From the small town of Keiser, Arkansas, Burch Milano, 19, is a University of Mississippi freshmen who has been a Rebel his whole life.
Keiser, with a population of 727, is a rural town comprised of hard working people, most with a high school education. Milano is trying exceed expectations by attending the University of Mississippi and receiving a college diploma.
Milano said he is “going against the norm” of Keiser, where many people end up working on a farm after they finish school, and prefer to remain in the town.
From a young age, Milano was drawn to Ole Miss and Oxford, which he believes feels a lot like Keiser. Milano’s mother, Melissa Milano, said, “Burch has been in love with Oxford ever since he step foot on the Ole Miss campus.”
He first began coming to Oxford when he was 4. Ever since, his mother said “his wardrobe has been all Ole Miss.” His family members have been Ole Miss football season ticket holders for for about eight years, and he rarely misses a game.
Milano attended his cousin, Marci’s, graduation from UM. In 2004, he was one of the first visitors inside the new Manning Center that opened that year. His mother said the graduation was originally supposed to take place in the Grove, but torrential rain “flooded the Grove” and caused the university to move the ceremony indoors.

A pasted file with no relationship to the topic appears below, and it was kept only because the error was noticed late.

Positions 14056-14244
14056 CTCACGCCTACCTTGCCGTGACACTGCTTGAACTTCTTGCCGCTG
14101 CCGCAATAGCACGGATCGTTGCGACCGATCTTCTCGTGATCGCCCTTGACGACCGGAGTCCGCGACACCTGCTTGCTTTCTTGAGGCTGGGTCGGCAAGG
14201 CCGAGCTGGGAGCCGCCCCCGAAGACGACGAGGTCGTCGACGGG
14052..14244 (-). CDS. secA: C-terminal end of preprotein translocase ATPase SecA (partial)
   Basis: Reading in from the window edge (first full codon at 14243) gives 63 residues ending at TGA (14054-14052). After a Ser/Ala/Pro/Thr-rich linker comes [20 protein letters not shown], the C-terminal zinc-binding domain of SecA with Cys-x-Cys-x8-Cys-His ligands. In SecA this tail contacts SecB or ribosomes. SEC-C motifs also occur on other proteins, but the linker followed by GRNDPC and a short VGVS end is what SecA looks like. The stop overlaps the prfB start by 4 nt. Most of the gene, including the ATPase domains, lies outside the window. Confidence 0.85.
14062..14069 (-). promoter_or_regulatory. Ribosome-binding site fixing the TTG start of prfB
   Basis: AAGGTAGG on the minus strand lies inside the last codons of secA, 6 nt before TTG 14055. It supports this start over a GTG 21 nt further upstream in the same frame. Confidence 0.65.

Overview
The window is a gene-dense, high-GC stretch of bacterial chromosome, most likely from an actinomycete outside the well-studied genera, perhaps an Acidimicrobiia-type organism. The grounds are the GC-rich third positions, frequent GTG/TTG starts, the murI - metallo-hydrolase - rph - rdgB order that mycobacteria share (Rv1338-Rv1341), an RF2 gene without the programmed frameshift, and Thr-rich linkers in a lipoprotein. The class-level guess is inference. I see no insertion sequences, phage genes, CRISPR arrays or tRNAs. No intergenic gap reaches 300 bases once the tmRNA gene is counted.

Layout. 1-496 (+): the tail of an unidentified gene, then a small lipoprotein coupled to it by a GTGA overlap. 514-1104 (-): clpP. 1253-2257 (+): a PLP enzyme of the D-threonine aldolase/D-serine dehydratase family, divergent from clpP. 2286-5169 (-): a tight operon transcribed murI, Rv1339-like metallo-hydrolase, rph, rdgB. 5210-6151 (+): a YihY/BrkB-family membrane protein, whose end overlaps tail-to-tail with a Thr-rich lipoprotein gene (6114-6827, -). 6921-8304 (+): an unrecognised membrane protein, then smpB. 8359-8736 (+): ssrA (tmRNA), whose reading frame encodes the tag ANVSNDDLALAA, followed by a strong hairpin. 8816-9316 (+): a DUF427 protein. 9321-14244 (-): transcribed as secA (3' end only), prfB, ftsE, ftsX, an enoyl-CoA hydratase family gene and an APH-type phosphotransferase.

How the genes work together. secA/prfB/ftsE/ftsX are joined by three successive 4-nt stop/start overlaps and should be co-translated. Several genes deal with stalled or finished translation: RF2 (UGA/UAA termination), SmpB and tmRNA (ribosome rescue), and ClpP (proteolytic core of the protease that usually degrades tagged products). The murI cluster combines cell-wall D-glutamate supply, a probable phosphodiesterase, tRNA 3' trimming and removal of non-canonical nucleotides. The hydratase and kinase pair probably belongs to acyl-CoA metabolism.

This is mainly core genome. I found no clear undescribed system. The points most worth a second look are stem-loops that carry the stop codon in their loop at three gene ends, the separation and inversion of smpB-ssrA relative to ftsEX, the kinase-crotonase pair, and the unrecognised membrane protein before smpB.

His cousin also gave Milano a prized possession as a kid – a signed helmet from two pro Ole Miss football players. Neither Milano, nor his mother could recall who signed the helmet, but she fondly remembered the moment.
At the annual Red and Blue game, she said football players were not supposed to be sign autographs, but Milano’s cousin knew two athletes personally and persuaded them to sign the helmet Milano had bought earlier that day. His mother said Milano was the most happy she had ever seen him at that moment.
On their first visit to Oxford, Milano and his family stopped by the famous Old Taylor Grocery restaurant. She wrote Milano’s name on the wall, because many other patrons had written theirs.
Well over 10 years later at Milano’s college orientation, they returned to the restaurant where it all started, sat at the same table and saw the handwriting on the wall.
Milano’s mother said her son is “an old soul.” Even as a kid, he was always mature. She even called him a “grown little man.” He can be “brutally honest” in some cases. However, that’s what people appreciate about him – “straight talk” and a “no B.S.” attitude are what people love the most about him.
Milano has been a sports fan his entire life and is an athlete. In high school, he played basketball, golf and baseball. He attended a baseball camp hosted by the Ole Miss Baseball Team as a young kid, and recalls batting practice and playing in the infield dirt at Swayze Field. Milano gravitated toward basketball and played all four years in college.
During his summers, he works on a farm, and with his uncle’s crop dusting company. Milano tells many stories about his time working on the farm and how different that lifestyle is.
He shared humorous stories about his co workers, stories that are sometimes so outrageous, they are hard to believe. “It’s a different world where I come from,” Milano said.
Growing up in a town where you see the effects of poverty and strife has shaped Milano. From a young age, he was a Rebel fan, and now, as he tries to accomplish something nobody in his immediate family has done before, he is working to be the first Rebel to come out of Keiser, Arkansas